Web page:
It’s the art world’s favorite game: guessing which artists are about to become the buzzworthiest new stars.
And what better time to play than on the precipice of a new year (and decade) with a guaranteed schedule of biennials, art fairs, gallery exhibitions, and auctions on the horizon.
Artnet News asked nine taste-makers for their thoughts on which artists will be hot in 2020—and why. Here’s what they told us.
I think Tunji Adeniyi-Jones will be the breakout star of 2020. He’s a young British-Nigerian artist who makes vibrant figurative paintings inspired by his Yoruba heritage. His second New York solo exhibition just opened at Nicelle Beauchene Gallery, and he is one of 16 artists, from over 700 applicants, to be selected for Kehinde Wiley’s Black Rock Senegal residency.
—Molly Krause, arts consultant
Jean Claracq’s work is [tied to a] tradition of Flemish painting from the 15th and 16th centuries, but with a very contemporary iconography taken from the internet of Instagram and gay dating sites. There is an attention to very fine details and a meticulousness in the realization of the work that stands out in relation to how young artists are painting today. Technically, he is very strong, and his style is recognizable. But he paints very little and the waiting list is already long. His recent buyers have proven to be women, which has given us great pleasure. His work is not [being received as a] “gay image,” but as painting that has a broader scope.
—Guillaume Sultana, founder, Galerie Sultana
Kathia St. Hilaire
Kathia St. Hilaire’s tapestry-like figurative paintings stopped me in my tracks. The Haitian-American artist creates densely layered paintings that poignantly capture everyday scenes from her upbringing. She engages with her printmaking background to create an innovative support for her paintings: she first employs printmaking techniques onto everyday packaging materials, such as sugar boxes, which she then paints. This process results in a rich, sculptural surface that brings her narratives to life. The artist is finishing her MFA at Yale and will have a debut solo show at Derek Eller Gallery in New York in summer 2020.
—Anne Bruder, founder, Anne Bruder Art
My wife Masha and I were first introduced to Zachary Armstrong’s art years ago by Jack Tilton, who had a rare eye for talent. Since then, we have closely followed Zachary and witnessed how his already impressive oeuvre has further matured. He will be the first young artist to have a solo show at Faurschou Beijing in March 2020. The exhibition he has prepared for his debut in Beijing is stunning in every detail, which makes us convinced it will be his breakthrough year.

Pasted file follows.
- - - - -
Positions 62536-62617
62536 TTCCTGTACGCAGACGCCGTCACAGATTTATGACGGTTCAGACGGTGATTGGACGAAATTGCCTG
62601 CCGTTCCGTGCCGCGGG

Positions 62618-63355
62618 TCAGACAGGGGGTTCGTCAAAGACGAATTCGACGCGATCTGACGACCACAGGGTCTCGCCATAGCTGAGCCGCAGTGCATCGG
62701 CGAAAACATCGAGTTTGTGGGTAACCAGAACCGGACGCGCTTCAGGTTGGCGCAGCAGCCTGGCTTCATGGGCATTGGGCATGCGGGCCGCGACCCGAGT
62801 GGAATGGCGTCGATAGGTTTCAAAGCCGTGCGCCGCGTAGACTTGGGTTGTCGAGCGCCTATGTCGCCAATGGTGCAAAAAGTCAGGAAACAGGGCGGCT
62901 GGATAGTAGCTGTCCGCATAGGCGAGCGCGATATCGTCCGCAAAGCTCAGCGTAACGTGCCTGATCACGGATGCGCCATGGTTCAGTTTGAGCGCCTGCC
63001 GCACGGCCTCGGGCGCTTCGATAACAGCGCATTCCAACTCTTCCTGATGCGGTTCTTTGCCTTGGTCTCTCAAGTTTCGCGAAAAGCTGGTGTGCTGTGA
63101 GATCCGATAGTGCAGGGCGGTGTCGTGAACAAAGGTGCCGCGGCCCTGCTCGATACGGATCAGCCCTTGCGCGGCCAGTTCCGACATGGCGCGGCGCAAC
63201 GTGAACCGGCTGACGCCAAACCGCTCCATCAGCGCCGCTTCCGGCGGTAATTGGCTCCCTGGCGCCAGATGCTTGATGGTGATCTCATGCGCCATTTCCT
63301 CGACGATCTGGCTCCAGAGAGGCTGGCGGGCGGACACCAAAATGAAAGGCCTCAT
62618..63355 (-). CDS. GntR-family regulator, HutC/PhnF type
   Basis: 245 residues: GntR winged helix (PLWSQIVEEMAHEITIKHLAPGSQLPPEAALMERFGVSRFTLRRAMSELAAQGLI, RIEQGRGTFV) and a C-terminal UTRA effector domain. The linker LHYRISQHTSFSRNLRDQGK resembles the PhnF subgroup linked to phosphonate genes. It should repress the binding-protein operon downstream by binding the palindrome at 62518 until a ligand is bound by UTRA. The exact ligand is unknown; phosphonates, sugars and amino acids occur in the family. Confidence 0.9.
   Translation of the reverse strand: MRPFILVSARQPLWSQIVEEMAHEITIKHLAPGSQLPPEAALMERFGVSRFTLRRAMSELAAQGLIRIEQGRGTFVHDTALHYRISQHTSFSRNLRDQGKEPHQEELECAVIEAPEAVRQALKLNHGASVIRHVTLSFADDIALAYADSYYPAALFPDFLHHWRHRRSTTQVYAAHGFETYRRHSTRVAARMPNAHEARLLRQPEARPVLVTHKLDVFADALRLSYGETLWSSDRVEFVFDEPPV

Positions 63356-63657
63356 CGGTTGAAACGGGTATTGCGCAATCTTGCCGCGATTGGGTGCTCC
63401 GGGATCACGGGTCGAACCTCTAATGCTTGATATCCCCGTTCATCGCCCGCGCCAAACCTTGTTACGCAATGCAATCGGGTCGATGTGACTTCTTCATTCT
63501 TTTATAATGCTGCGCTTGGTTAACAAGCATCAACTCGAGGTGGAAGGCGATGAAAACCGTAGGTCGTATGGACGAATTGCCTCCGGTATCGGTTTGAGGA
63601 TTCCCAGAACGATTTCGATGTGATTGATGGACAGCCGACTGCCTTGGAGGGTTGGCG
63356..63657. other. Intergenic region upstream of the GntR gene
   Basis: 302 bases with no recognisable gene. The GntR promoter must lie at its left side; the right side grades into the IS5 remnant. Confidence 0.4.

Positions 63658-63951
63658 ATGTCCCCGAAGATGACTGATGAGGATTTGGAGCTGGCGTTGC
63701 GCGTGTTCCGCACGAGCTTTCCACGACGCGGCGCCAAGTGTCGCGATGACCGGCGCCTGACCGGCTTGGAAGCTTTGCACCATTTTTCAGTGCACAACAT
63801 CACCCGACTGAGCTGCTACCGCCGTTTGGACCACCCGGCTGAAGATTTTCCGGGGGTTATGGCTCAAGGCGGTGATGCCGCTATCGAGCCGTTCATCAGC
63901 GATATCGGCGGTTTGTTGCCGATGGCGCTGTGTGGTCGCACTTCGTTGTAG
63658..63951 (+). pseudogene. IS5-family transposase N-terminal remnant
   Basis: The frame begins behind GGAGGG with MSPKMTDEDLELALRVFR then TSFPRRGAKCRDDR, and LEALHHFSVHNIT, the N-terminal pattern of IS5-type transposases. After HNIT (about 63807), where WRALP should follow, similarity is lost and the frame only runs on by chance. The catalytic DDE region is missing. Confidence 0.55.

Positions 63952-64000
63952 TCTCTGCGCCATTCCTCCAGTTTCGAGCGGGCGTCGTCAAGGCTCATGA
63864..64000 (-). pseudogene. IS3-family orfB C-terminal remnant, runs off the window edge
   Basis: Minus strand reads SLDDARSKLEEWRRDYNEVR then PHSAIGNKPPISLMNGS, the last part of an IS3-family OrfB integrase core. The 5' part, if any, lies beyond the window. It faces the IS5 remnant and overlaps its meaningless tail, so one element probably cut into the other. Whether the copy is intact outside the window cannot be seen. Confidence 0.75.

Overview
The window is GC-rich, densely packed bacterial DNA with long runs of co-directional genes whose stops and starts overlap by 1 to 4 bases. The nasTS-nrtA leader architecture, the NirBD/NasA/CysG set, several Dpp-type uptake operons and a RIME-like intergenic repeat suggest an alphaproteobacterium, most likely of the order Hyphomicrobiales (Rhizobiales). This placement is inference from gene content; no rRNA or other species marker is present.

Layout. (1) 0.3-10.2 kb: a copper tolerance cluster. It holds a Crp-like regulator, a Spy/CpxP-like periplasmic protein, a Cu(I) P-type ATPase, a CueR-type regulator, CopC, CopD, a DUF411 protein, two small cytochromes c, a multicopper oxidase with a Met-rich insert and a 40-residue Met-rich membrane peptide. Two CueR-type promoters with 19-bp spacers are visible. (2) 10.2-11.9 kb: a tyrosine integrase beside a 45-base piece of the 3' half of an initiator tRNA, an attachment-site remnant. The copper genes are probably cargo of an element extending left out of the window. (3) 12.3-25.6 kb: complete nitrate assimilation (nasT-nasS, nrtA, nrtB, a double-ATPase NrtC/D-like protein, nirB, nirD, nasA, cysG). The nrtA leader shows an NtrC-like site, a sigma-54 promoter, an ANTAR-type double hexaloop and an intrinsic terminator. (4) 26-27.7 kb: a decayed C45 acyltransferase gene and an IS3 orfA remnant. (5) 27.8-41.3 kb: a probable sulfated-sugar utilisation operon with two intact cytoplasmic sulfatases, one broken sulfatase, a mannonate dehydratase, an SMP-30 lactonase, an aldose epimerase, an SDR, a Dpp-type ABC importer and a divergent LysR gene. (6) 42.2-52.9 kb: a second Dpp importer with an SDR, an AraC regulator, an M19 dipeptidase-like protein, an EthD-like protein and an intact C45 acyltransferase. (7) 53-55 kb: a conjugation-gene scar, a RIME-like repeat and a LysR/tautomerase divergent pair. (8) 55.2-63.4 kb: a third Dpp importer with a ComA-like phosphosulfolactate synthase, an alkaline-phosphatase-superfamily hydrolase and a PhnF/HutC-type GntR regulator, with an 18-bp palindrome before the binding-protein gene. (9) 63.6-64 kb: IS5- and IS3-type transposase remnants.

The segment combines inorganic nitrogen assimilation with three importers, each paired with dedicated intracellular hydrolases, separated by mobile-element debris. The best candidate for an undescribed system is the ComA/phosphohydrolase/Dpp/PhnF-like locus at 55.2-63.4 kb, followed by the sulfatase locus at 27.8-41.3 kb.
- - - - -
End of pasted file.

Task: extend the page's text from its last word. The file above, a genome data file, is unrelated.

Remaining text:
—Jens Faurschou, founder, Faurschou Foundation
Vaughn Spann’s colossal Rainbow painting at the Rubell Museum held its own alongside contemporary masters Kehinde Wiley and Glenn Ligon. A deeper dive into Spann’s oeuvre shows the 27-year-old Yale graduate already has multiple bodies of work, both figurative and abstract. It is rare to see a young artist working on such a sophisticated level so early on. Vaughn Spann is the real deal and I anticipate his upcoming gallery show at Almine Rech in New York in January will be his breakout moment.
—Nilani Trent, founder, Trent Fine Art Advisory
Vera Molnár, now 95 years old, has conquered adversity as a female artist, immigrant, and user of computers in artwork as early as 1968. Her exquisite Constructivist work in both traditional and digital media has been increasingly recognized for its exceptional quality. She will be included in four major institutional shows in 2021, and I am confident that 2020 will start to bring well-deserved mainstream attention to this female pioneer.
—Anne Spalter, digital artist and computer art expert
Tong Kunniao stems from a new generation of Chinese artists. He was born in 1990 and has grown up with China ascending the world stage amid extreme digital acceleration. His vision of art departs from what we have seen as “Chinese” or “Asian” art and opens up new discourses on what we perceive as socially relevant, what consumerism means in the art world, and where we place physical meaning today. I find that his reflections on society—both serious and at times ironic—give a lasting impression of what being an artist really means today.
—Walter Gehen, director, Art Düsseldorf
As a collection-builder, I’m looking closely at artists who address issues and ideas that are drivers for change. Theaster Gates is a game-changing artist whose work and life are dedicated to social justice—an urgent need that Gates has proven art can successfully address. His Rebuild Foundation has galvanized and rejuvenated Chicago’s South Side through employment initiatives, job training, and reinvestment in the community. Until now, he has not been represented in New York, but that will change when Gagosian shows a new body of work in spring 2020. With White Cube representing the artist worldwide, Regen Projects in Los Angeles, and Richard Gray in Chicago, Gates has stellar representation, an essential market-making component. In these times of social and political upheaval, Gates’s work makes a powerful statement of unity and compassion.
—Wendy Cromwell, founder, Cromwell Art
Genesis Tramaine is poised to break out in 2020. Her style is rooted in Modern art, with strong ties to 1980s urban New York graffiti, and her powerful imagery beckons memories of past lives and glimpses of undiscovered futures. We presented her abstract portraits—which layer historical moments and imagined metaphors, often from the Bible and West African history—in a group show called “Chorus” at our gallery in Paris during FIAC, and they were enthusiastically received. We’re looking forward to presenting her first solo exhibition in Europe in 2020.
—Almine Rech-Picasso, owner, Almine Rech Gallery
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